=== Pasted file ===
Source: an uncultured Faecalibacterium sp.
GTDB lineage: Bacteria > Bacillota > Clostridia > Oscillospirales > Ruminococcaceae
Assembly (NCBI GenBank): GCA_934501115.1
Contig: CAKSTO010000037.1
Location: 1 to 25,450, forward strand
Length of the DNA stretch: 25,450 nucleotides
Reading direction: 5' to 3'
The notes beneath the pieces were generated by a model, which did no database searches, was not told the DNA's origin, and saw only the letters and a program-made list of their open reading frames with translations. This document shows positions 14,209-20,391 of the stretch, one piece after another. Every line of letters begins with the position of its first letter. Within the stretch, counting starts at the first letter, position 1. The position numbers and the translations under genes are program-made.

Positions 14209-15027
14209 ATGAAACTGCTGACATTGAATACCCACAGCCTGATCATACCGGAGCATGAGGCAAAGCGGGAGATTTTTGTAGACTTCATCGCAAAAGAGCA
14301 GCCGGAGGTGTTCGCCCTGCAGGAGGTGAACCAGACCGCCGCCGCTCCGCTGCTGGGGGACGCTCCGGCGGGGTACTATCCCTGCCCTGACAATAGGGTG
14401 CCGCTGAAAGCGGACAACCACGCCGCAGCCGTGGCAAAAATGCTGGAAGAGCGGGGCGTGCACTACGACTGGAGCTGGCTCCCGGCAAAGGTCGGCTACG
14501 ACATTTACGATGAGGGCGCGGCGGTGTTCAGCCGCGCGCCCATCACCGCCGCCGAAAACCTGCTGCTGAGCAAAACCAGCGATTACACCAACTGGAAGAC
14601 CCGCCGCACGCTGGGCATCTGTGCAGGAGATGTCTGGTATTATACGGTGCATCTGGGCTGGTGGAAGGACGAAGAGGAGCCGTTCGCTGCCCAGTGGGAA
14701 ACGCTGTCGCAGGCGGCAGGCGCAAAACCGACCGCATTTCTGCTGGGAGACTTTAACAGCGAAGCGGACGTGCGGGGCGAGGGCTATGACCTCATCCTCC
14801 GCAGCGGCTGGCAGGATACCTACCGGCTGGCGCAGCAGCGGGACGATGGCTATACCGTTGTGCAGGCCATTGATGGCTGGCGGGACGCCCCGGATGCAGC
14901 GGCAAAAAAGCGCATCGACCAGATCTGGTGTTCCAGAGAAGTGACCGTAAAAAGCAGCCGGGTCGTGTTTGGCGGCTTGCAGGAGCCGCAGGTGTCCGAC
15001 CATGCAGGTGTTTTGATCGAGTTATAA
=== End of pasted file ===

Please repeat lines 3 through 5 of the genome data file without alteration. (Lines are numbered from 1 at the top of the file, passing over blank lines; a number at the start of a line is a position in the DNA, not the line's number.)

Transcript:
Assembly (NCBI GenBank): GCA_934501115.1
Contig: CAKSTO010000037.1
Location: 1 to 25,450, forward strand